In addition to Mohtashemi's activities, other Iranian officials are organizing support for anti-Israel groups. President Mohammad Khatami "called for extending all forms of aid and support to the valiant Palestinian Intifada" during a meeting with Syrian President Bashar Assad, Damascus radio reported on 25 January. Supreme Leader Ayatollah Ali Khamenei declared that "the essence of the Islamic state opposes the Zionist regime and [Iran's] permanent stance dictates that Israel should be eliminated from the region," state television reported on 15 January. And on 7 January Khatami declared that Israel is "an artificial entity created under the aegis of the international colonialism, Israel which has inflicted great damage to the Islamic Umma including the Palestinian nation."

Perspectives on what constitutes an act of terrorism differ. Ayatollah Mohammad Ali Taskhiri of the Islamic Propagation Organization said at a 1987 meeting of the Organization of the Islamic Conference that "Terrorism is an act carried out to achieve an inhuman and corrupt (mufsid) objective, and involving threat to security of any kind, and violation of rights acknowledged by religion and mankind." Taskhiri said the following did not constitute terrorism: "acts of national resistance exercised against occupying forces, colonizers and usurpers; resistance of peoples against cliques imposed on them by the force of arms; rejection of dictatorships and other forms of despotism and efforts to undermine their institutions; resistance against racial discrimination and attacks on the latter's strongholds; retaliation against any aggression if there is no other alternative."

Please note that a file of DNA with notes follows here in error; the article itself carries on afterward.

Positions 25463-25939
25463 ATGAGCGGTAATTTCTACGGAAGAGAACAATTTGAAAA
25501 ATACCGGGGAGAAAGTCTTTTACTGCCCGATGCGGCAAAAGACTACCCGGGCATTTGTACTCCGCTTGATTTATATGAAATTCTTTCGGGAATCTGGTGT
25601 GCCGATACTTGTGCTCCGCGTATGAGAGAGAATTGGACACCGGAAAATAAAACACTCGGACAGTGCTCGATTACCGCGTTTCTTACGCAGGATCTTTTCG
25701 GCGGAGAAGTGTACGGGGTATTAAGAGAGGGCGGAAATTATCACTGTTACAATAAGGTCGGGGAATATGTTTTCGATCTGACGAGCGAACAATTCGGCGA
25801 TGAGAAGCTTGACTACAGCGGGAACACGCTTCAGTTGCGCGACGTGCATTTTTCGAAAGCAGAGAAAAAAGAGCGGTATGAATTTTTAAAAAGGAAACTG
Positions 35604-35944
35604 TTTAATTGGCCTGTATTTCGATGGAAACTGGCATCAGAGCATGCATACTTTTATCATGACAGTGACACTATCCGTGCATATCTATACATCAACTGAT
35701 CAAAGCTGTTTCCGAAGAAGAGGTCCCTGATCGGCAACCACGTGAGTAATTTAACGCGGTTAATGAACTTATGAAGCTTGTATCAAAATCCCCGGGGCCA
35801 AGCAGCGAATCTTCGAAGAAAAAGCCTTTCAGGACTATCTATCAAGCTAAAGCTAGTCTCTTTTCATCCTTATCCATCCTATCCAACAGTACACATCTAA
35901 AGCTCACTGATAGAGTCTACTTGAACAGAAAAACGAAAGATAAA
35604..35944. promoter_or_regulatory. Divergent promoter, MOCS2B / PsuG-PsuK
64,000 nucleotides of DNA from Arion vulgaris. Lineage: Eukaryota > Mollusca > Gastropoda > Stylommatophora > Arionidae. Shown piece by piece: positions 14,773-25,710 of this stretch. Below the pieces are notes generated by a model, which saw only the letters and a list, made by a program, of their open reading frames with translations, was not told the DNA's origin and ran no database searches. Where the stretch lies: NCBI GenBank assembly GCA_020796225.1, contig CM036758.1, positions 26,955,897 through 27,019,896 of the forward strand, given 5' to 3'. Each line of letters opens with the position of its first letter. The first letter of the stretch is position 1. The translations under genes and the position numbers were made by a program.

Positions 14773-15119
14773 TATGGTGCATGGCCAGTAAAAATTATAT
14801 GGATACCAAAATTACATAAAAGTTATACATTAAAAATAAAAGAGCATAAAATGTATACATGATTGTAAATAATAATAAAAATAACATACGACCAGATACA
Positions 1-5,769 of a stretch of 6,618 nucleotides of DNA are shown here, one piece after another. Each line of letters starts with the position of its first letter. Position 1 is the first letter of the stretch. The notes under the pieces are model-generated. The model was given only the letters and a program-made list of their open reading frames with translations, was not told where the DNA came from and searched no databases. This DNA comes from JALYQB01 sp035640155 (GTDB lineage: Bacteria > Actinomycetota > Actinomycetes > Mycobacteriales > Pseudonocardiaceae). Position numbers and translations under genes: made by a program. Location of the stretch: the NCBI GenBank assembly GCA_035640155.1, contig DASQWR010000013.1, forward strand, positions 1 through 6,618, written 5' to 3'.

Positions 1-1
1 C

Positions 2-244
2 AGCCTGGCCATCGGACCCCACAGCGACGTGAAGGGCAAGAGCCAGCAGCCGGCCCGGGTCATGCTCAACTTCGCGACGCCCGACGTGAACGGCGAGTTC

The U.S. Federal Bureau of Investigation, on the other hand, defines terrorism as "the unlawful use of force or violence against persons or property to intimidate or coerce a government, the civilian population, or any segment thereof, in furtherance of political or social objectives."